Do you hate spoilers of any kind, no matter how small? Yes/No
If yes then read no further, especially if you're a horror fan. Instead, take my word for it and go cough up your $2 immediately to give Home a whirl. You won’t regret it. If no, rest assured that I would never be so crass as to reveal major plot spoilers, so feel free to read on for more details, but beware that everything I say from now on will diminish your first playthrough, as this game is best enjoyed with no preconceptions whatsoever. You have been warned.
The creation of Toronto-based indie developer Benjamin Rivers, Home is not really an adventure game, as there are no real puzzles to solve and very limited exploration, but as an engaging interactive story it has a lot that will appeal to avid adventure gamers. It's rendered in retro pixel art, marketed as a 'unique horror adventure', and in an unusual twist from the norm it's designed to be played in one sitting (of roughly 90 minutes), as there is no option to save. The latter is a bold stylistic choice, but it helps maintain the atmosphere by not allowing pauses. (EDIT: The updated Steam version of the game released after this review does include a save option.)
The biggest draw is that the choices you make affect the story in a dynamic way, leading to multiple endings and plenty of plot twists on the journey. And that’s exactly what this is: a journey. The story moves from A to B in a linear fashion; you’ll always encounter the same scenarios, but the items you interact with and the protagonist's thoughts adapt and change depending on the choices you’ve made up to that point, giving you more backstory details and impacting the eventual finale you’ll see. It’s more than simply a visual novel, but there are few problems for you to solve and (here's the first of those atmosphere-threatening spoilers coming) you can’t die.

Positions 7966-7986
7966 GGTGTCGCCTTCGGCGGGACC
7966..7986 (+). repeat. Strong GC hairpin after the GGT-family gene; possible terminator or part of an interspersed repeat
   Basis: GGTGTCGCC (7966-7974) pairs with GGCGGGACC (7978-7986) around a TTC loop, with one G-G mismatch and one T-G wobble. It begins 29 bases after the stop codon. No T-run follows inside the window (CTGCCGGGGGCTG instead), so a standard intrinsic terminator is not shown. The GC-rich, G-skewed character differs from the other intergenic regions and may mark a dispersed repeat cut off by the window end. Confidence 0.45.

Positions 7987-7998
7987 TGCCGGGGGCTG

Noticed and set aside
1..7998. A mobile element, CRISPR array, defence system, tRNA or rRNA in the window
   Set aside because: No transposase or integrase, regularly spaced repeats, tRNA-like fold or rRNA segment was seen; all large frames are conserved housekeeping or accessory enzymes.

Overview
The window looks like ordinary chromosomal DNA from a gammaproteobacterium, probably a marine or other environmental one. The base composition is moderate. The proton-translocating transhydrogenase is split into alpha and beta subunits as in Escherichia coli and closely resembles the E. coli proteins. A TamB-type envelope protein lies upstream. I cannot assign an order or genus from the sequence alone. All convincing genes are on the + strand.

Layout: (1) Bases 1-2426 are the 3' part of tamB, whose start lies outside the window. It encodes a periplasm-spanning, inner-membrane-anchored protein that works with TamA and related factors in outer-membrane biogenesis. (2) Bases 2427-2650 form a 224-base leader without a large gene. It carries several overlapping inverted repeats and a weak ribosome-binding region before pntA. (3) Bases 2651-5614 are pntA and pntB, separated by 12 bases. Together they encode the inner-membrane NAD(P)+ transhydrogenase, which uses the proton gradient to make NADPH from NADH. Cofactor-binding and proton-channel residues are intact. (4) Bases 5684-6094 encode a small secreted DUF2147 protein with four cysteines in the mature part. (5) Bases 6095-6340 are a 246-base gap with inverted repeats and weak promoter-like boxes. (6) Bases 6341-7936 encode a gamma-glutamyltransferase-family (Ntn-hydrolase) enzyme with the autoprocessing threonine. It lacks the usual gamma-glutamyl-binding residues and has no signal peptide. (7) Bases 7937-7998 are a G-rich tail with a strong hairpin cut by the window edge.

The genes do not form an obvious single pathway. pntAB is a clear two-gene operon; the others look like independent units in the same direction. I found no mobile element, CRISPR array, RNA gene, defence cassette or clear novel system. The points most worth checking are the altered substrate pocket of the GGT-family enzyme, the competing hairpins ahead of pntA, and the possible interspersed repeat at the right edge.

The scene is set with the words “All I remembered at that point was finding myself alone” typed across the screen in simple white print on a black background. This is how the narrative progresses, as a series of thoughts written in the past tense. There’s no voice work in Home, just these simple text cards that have the look of an old silent movie. An unknown man awakens in an abandoned room, and while the action occurs in the present, the story continually draws on his fleeting, failing memories. Finding himself in a strange darkened house, he manages to light his surroundings with a simple torch discovered nearby. The only thing he’s aware of at first is his isolation and whatever he can see just in front of him, the blackness illuminated in just a simple halo around him.
Immediately striking is the aesthetic style, a simple pixel art reminiscent of the early SCUMM engine days. The protagonist is displayed in a constant walking position and shows no facial features aside from his eyes, while the backdrops are simple line renderings that show only the vaguest hint of what is around you. On its own this wouldn’t make for a particularly spooky atmosphere, but the aura of light against a sea of darkness makes moving ahead all the more menacing, as you have no idea what’s awaiting you down the hall. It isn't long before you have reason to feel anxious, either. Upon leaving the first room you immediately come across a dead body the protagonist doesn't recognize, caked in blood. Such oppressive uncertainty creates a marvellously claustrophobic atmosphere in the interior areas, and becomes even more effective later in the game when the man ventures outside.